LINCOLN — Jessie Royer drove her dog team through the finish line Monday night, creating history as the Young Living Race to the Sky’s first-ever four time champion, and sixth consecutive woman to win the long race.
“I am not going to say it was an easy race, but it was a good race overall,” Royer said as she filled bowls with food for her dogs. “The hardest part of the race was the soft trail going into Owl Creek.”
The 41-year-old musher has long been making history at the Race to the Sky. In 1994, at age 17, she was the first female and youngest musher to win the race -- it was a 500-mile race then. She has since won back-to-back titles in 2015 and 2016.
Royer also has her sights on the 1,000-mile Alaska Iditarod, where she also has an extensive race background, including a fifth place standing last year. In 2001 she earned rookie of the year with a 14th place finish. Since that first Iditarod she has finished in the top 10 on six occasions, and from 2008-2011 she was the highest placing female. She plans to compete in this year’s race as well.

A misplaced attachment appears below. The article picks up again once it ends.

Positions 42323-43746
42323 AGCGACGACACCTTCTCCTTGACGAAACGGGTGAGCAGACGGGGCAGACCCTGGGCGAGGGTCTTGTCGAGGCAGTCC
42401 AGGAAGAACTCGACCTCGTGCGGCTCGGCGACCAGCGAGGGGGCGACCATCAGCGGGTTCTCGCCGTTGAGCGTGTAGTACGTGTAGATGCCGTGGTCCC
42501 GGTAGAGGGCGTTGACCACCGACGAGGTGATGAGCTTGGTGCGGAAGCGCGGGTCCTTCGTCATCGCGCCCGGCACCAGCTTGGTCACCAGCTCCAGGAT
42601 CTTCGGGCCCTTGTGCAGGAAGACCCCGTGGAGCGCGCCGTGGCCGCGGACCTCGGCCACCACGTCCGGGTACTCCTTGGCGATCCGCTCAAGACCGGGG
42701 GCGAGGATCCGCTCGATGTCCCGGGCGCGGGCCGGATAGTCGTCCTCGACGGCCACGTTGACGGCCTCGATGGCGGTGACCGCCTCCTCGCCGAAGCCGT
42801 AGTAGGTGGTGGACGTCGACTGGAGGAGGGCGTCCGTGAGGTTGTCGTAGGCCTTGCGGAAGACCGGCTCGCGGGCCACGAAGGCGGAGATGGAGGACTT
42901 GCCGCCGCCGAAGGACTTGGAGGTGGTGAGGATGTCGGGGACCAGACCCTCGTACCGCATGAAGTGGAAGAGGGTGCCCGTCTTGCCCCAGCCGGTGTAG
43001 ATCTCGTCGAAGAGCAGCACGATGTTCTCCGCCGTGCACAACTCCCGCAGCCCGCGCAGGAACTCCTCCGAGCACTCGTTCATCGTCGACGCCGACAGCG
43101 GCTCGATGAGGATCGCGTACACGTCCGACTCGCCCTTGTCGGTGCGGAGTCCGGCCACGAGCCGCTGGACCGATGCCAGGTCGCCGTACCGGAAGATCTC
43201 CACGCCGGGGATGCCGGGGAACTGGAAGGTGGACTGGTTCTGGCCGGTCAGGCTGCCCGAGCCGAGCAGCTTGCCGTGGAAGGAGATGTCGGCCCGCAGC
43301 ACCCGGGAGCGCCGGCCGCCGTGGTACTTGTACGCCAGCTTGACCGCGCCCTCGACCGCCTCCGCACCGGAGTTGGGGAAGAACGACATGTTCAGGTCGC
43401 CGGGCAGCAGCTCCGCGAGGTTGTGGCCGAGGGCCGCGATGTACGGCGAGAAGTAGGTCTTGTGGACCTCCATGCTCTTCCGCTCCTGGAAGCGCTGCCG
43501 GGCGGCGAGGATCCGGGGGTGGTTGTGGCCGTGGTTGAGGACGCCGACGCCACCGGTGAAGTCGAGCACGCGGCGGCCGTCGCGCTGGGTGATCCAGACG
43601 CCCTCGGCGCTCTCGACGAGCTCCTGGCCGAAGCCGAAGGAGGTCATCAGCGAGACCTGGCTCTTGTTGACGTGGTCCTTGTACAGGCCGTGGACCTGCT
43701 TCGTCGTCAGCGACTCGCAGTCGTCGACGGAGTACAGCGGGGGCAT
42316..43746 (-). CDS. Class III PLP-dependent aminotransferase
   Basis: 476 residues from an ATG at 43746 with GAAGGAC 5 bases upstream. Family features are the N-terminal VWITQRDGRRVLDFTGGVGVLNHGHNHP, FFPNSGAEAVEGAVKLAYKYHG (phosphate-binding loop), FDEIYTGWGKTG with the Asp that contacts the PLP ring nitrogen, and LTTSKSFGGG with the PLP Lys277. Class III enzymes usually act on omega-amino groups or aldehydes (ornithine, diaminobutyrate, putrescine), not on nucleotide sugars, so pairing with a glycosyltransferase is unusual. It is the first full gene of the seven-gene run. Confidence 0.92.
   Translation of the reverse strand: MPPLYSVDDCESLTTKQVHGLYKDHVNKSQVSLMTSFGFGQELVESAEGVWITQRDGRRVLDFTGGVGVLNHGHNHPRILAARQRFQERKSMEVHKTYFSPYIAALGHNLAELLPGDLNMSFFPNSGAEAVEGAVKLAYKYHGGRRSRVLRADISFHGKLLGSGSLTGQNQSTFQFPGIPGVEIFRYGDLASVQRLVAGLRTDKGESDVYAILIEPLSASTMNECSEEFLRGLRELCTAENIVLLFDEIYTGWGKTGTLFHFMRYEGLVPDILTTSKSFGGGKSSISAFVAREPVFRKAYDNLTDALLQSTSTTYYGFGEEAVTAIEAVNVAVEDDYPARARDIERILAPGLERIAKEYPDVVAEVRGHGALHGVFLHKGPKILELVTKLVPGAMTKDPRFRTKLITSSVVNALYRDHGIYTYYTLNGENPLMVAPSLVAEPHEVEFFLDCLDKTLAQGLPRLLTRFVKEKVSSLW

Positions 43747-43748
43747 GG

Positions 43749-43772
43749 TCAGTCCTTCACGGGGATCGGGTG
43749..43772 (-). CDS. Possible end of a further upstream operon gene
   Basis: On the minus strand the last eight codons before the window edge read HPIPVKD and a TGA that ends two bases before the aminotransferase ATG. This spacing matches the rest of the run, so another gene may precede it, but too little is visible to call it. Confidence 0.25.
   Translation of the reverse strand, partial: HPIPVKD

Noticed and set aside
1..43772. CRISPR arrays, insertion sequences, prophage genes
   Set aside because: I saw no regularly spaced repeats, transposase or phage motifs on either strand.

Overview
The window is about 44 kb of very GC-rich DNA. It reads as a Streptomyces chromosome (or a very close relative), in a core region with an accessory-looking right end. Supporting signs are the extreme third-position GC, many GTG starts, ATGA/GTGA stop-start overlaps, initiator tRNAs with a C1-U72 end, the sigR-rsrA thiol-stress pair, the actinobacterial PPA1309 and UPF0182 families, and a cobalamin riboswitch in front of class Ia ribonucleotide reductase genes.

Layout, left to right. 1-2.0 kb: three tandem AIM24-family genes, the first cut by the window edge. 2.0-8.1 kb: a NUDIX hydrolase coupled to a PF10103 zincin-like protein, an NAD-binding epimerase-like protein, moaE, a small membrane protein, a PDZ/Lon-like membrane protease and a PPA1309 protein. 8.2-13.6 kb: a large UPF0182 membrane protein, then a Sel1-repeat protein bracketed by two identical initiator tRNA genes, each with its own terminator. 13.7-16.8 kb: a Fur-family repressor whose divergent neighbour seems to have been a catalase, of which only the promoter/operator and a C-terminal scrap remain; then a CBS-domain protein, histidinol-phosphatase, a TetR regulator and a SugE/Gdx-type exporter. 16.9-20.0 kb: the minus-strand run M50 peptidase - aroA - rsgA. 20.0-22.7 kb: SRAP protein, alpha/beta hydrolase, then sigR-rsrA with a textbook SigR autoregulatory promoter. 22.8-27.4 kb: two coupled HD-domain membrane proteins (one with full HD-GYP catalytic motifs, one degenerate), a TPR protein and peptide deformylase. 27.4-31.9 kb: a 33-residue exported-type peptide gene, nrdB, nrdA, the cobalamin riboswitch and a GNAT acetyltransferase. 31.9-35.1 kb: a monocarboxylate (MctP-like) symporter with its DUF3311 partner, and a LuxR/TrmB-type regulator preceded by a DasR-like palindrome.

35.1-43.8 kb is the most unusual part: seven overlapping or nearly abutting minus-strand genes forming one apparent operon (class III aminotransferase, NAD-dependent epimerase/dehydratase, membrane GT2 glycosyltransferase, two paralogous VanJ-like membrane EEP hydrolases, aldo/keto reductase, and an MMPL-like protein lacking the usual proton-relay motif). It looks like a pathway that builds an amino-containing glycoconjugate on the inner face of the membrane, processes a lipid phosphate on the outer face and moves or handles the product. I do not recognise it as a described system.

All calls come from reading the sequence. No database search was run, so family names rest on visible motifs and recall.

“The most exciting part of the race was chasing two moose down the trail a couple miles,” Royer said. “They did not want to get off the trail.”
“She is a serious competitor and she knows dogs,” Pam Beckstrom, race secretary, said when asked about Royer’s approach to mushing. “She knows dogs really well.”
Dylan Harris finished second, and, as of press time Monday, Laurie Warren was on track to finish third with Brett Bruggeman trailing her by 10 miles.
In recent races, warmer-than-average conditions and rain have diminished trail quality. According to race officials, trail conditions couldn’t be better for this year’s race thanks to snow conditions and the volunteers' efforts to keep trails groomed.
“The trail conditions have been amazing,” Beckstrom said.
Weather conditions have been “pretty brutal,” with temperature reaching minus 17 degrees and winds as high as 50 miles per hour. But Beckstrom says the dogs are “happy campers” and mushers are performing well given the subzero temperatures.
“We have had a really good field of competitors this year,” Beckstrom said. “They aren’t just a bunch of really good mushers, they are really good people.”